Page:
The Problem With Low Interest Rates

Interest rates in the United States are really, really low. This suggests two things. First, it’s a great time for Uncle Sam to borrow money for free and spend it on things like infrastructure repair. Second, no matter what the budget jihadists says, the financial markets are apparently not very worried about the federal deficit. If they were, they’d be driving interest rates up.

Tyler Cowen, though, thinks we shouldn’t be quite so sure of ourselves:

The “pretense of knowledge” I have seen in these discussions is staggering. Roubini forecast the Italian crisis in 2006 (bravo to him), but overall how many people on the left were so wise to be calling for such Italian spending cuts in 2005, when the country had relatively low bond yields?….The correct response to the Italian situation is: “We didn’t think it could get so bad so quickly. We will take this as a sobering lesson more generally.”

That is not the response I have been seeing. There is too much at stake for us to take comfort in our own supposed abilities to foresee the future.

I don’t think the Italian situation is as clear cut as Tyler makes it out to be. Italy’s budget deficit wasn’t all that outrageous before 2005, and after that the EU put a lot of pressure on them to get it down. So it was hardly something that was ignored. Still, his overall point is worthwhile: Italy’s bigger problem was that although its absolute debt level was high, its debt-to-GDP ratio was declining thanks to low eurozone interest rates. That took some of the pressure off, but it turned out to be a fool’s paradise. Low interest rates don’t necessarily stay low forever.

This is one reason not to take too much solace in low U.S. interest rates right now: just as markets can be wrong during asset bubbles, markets can be wrong on sovereign borrowing rates too. And as we all know, if and when they finally decide they’ve been wrong, they can change course in a blink.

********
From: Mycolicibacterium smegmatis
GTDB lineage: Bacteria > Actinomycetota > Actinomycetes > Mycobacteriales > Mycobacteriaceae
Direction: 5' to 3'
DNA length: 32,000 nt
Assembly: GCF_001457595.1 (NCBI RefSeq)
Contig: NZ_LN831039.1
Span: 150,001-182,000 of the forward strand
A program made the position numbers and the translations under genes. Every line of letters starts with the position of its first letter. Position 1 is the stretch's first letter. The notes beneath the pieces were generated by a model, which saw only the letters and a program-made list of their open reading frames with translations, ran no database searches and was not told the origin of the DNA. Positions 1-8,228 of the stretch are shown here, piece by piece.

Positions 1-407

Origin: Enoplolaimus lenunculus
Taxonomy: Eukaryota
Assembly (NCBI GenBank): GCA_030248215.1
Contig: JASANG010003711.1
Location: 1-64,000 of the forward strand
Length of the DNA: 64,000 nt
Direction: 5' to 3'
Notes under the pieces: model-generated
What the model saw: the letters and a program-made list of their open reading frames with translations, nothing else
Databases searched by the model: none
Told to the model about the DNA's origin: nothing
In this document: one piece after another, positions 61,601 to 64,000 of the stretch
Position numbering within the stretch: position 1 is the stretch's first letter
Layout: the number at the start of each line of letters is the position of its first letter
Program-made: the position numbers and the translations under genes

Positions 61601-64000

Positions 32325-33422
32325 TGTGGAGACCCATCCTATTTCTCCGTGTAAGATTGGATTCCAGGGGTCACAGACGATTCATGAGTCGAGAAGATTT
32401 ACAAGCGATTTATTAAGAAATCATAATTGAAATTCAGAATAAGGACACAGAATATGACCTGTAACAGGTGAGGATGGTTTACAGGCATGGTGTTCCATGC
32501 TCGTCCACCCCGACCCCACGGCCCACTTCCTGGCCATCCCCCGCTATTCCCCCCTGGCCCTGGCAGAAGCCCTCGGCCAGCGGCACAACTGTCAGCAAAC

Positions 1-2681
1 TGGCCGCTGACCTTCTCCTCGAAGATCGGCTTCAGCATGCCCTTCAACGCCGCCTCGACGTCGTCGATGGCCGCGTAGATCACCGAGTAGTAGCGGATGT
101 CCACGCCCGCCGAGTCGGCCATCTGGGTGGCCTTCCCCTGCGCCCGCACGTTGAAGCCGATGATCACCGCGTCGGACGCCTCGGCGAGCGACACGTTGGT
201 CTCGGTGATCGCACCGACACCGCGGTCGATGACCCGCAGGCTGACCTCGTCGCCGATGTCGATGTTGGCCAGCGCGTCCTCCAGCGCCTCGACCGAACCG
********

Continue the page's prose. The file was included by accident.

There’s a second reason too: our current borrowing rates are low not so much because markets think we’re in terrific shape, but because they think we’re the least worst option available right now. Unlike developing countries with roaring economies, U.S. bonds are stable and have modest inflation risk. And unlike eurozone bonds, they have no risk of default. So they’re the only game in town.

But they might not be forever. I think the evidence strongly favors substantial fiscal stimulus right now, but if there’s an argument for caution I think this is the best one. Markets can turn in a flash, and you don’t always have a lot of warning when it happens. As always, then, our best bet would be higher deficits now combined with a credible plan to cut deficits in the long term. Unfortunately, there’s simply no way to make the deficit math work without a substantial contribution from higher taxes. And the Republican Party flatly refuses to recognize that. It probably won’t happen soon, but eventually the markets are going to react fairly badly to this state of affairs.

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